September 5, 2017 at 3:32 p.m.
Silk emergence predicts corn maturity date
A cool, wet spring delayed planting, and, in some cases, made replanting necessary. Joe Lauer, University of Wisconsin-Madison corn agronomist, talked about predicting maturity dates during a silage management meeting Aug. 8 at Taylor, Wis.
"Often, the range in planting dates has implications at harvest time, especially for silage," Lauer said. "Grain and dairy producers often negotiate the sale of corn in fields that are borderline for development."
This year, corn planting in Wisconsin generally began around May 5, Lauer said. That was later than the April 14 date a year ago, and later than the five-year average date of April 21.
Corn planting generally wrapped up this year around June 30. Again, that's much later than last year's June 2 and the five-year average of June 9.
Approximately 35 percent of Badger State corn went into the ground in June this year, he continued. Farmers in southern Wisconsin can plant as late as June 10 and still get ripe corn, but those farther north will probably have to make silage out of corn planted June 10 or later.
How can farmers predict whether or not their corn will mature before Jack Frost comes nipping? Don't go by plant height, Lauer cautioned. He said he has observed record yields from corn that was short enough for him to see over.
Instead, pay close attention to when the corn silks. When most of plants' silks have emerged, figure on needing roughly two months for the grain to mature.
"Most hybrids require about 55 to 60 days to develop from the silk stage to physiological maturity," Lauer said. "Hybrid maturity differences in development time occur primarily from emergence to silking, not from silking to maturity."
Farmers should start watching for silks to emerge soon after the tassels are out. In general, said Lauer, silks start emerging two days after tasselling. But that's not true for all hybrids, he added.
"Growers are concerned when corn does not reach the silk stage until early August or later," Lauer said. "Killing frosts can easily occur by late September, so corn silking in early August would not be safe from major yield reductions due to frost until October."
Lauer mentioned that on his drive from Madison to the Jackson County meeting, he saw a number of cornfields that weren't tasseling yet, let alone silking.
It's not just the date of the first killing frost that matters. The agronomist said that corn needs about five to 10 days of good weather so it can dry after a frost and before combining or picking.
Farmers can note other stages of their corn's development, too. The kernel milk stage arrives about 20 days after silking. Twenty days after that, the kernels begin to harden and dent. Twenty days after that, the black layer in the kernels has developed. So, in all, corn progresses from silk emergence to kernel black layer in approximately 60 days.
"At the dent stage, corn has accumulated 75 to 85 percent of its silage yield and 60 to 75 percent of its grain yield," Lauer said. "It needs about 27 to 32 days to avoid significant yield reductions due to frost. Corn intended for silage should be silking by late August, while corn intended for dry grain should reach the dent stage by Sept. 1."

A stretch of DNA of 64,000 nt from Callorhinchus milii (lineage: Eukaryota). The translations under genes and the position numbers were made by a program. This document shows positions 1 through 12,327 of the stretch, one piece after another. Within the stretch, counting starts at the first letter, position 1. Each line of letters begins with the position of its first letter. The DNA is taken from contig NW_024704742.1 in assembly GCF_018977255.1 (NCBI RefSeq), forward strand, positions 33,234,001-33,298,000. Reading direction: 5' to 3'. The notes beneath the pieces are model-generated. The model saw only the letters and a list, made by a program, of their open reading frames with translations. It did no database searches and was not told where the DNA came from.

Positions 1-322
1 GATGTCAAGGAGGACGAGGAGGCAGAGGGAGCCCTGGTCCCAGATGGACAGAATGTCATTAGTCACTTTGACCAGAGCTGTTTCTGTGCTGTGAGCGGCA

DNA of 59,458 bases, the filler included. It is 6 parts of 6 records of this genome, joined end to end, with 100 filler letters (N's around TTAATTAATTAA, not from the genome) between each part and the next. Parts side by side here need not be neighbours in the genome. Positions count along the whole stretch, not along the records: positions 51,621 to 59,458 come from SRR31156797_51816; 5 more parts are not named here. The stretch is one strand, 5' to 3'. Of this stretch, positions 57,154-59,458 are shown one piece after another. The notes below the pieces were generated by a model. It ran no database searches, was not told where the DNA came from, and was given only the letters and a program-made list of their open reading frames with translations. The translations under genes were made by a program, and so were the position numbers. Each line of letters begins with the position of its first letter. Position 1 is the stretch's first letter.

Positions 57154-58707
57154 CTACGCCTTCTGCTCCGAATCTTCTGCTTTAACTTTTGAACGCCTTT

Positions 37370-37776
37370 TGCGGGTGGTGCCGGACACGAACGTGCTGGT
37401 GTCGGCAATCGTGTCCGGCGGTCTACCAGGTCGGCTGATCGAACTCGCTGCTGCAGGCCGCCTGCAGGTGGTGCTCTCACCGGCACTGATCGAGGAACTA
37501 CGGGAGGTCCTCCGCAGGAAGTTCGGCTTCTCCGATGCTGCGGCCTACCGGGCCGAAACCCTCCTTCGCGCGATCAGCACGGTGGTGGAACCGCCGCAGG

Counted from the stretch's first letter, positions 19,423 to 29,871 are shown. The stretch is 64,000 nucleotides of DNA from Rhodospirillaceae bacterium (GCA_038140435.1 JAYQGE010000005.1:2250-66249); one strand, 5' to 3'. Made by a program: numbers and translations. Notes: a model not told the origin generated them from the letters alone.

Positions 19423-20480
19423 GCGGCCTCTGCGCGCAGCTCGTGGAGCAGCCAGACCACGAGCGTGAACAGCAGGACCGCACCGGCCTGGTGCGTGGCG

Research has been conducted at the Arlington Agricultural Research Station on how full-season and shorter-season hybrids actually perform. Last year, a 105-day hybrid was planted from March 28 to June 15.
Silks emerged between July 9 and Aug. 6. The dent stage arrived between Aug. 10 and Sept. 9, or 32 to 34 days after silking.
The 50 percent kernel milk stage was reached between Aug. 31 and Sept. 28, or 48 to 53 days after silking.
Looking at silage yields for that 105-day variety, Lauer said they averaged 7.3 to 8.7 tons per acre. In terms of grain, that variety yielded 106 to 236 bushels per acre and its moisture content ran between 19 and 50 percent.
A year earlier, a 98-day variety at Arlington was planted between April 13 and June 17. It silked between July 19 and Aug. 7.
That variety reached the dent stage between Aug. 20 and Sept. 12, or 28 to 36 days after the silks emerged. The 50 percent kernel milk line arrived between Sept. 4 and Oct. 7, 48 to 61 days after silking.
The 98-day variety yielded 177 to 231 bushels per acre. Its moisture content at harvest stood at 15 to 27 percent.
After reviewing the Arlington data going back to 2009, Lauer noted that the idea of using the silking date to predict the grain maturity date is not perfect. He said, "It's not quite fitting the theory as well as I'd like."
For the four years of the trials, the number of days from silking to the dent stage ranged from 28 to 45, depending on the year and the planting date. From silk emergence to the 50 percent kernel milk line took 45 to 62 days.
Summing up, Lauer offered this advice: "To predict whether corn will mature before frost, note the hybrid's maturity, the planting date, and the silking date of the field. For silage corn planted early, add 42 to 47 days onto this, to predict 50 percent kernel milk. For grain, add 55 to 60 days to predict the maturity date."
He added that those numbers are guidelines - not chiseled into granite. Farmers will likely need to make decisions as the season progresses.
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